The Wire Act and Other Federal Laws Apply to Online Gambling
During the late 1990s, the Internet began to take off as a source for gambling. In fact, a Frost & Sullivan report showed that online gambling revenues exceeded $830 million in 1998. However, many state officials were concerned that the Internet could become a means for gambling activities that violated their states’ laws. In response, lawmakers began to draft legislation to protect the public from illegal gambling. The legislation eventually became known as the Internet Gambling Regulation, Consumer Protection, and Enforcement Act, or HR 2046.
HR 2046 was introduced in the House in April 2007 by Rep. Barney Frank and in the Senate by Senator Bob Goodlatte. It would change the existing UIGEA by requiring that all internet gambling facilities be licensed by the director of the Financial Crimes Enforcement Network. It also would require that such facilities be monitored by federal law enforcement agencies.
The United States Department of Justice recently announced that it would enforce the Wire Act as it applies to online gambling. The Wire Act makes it unlawful to use the Internet to place bets on sports, contests, and other events. It also prohibits the acceptance of financial instruments used in illegal Internet bets. In addition, it prohibits abetting and aiding in the operation of an illegal gambling business.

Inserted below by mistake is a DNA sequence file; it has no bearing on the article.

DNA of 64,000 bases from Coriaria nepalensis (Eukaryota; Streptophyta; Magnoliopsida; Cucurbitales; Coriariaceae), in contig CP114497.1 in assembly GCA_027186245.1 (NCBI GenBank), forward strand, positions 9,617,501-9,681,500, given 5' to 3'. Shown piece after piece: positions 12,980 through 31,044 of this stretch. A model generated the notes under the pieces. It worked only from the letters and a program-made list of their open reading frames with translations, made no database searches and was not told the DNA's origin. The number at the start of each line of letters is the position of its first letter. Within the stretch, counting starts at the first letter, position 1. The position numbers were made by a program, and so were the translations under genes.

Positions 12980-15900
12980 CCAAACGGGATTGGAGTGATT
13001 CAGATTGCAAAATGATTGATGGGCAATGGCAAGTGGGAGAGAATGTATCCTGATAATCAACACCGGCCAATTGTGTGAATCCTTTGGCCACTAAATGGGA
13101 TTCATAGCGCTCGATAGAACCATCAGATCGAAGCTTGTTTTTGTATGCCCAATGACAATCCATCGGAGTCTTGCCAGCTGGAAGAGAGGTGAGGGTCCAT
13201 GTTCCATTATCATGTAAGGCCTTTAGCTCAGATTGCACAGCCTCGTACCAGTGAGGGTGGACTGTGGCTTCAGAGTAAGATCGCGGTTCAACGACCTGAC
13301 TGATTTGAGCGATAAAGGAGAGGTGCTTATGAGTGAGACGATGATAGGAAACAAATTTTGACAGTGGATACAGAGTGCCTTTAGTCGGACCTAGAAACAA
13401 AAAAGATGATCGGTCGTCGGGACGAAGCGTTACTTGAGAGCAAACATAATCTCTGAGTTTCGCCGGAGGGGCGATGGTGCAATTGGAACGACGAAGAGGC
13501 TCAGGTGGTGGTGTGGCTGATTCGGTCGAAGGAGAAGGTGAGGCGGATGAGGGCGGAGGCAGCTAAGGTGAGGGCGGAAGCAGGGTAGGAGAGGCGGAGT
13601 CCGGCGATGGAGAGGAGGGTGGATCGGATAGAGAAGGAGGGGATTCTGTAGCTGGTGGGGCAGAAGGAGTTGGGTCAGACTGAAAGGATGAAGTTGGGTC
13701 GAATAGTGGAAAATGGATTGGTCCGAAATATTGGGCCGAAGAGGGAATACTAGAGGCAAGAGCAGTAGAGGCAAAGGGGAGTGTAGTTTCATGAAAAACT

In addition to the Wire Act, seven federal criminal statutes are implicated by illegal gambling on the Internet. These statutes include: the Racketeer Influenced and Corrupt Organizations Act (RICO), the Illegal Gambling Business Act (IGBA), the Federal Wire Act, the Unlawful Internet Gambling Enforcement Act (UIGEA), and the Federal Wire Act (FWA).
According to the United States Department of Justice, the Wire Act applies to all forms of Internet gambling. In addition, Section 1956 creates several unique crimes, including laundering for international purposes, concealing and promoting illicit activity, and laundering with intent to promote illicit activity. These crimes are specifically intended to target activities that evade taxes, disguise, and promote unlawful activity. Despite objections raised on First Amendment grounds, attacks based on the Commerce Clause have not been successful.
The United States has been challenged in court on constitutional grounds in connection with the enforcement of federal gambling laws. In 2007, the United States v. Scheinberg case was brought against the founders of three of the largest poker online companies, claiming violations of the UIGEA. It also alleged bank fraud. In addition, it charges the owners of Seals with Clubs, a US-based bitcoin poker website, with violating the UIGEA. The owner of Seals with Clubs was fined $25,000 and placed on two years’ probation.
In addition to these federal criminal statutes, the state of Washington prohibits the advertising of online gambling. It also prohibits the operation of websites that advertise gambling.
The United States Department of Justice announced that it will prosecute Internet poker operators for violations of the UIGEA. Several states have also sued Internet poker companies for violations of the UIGEA. The owners of these online poker companies have been charged with violating the UIGEA, money laundering, and other federal crimes.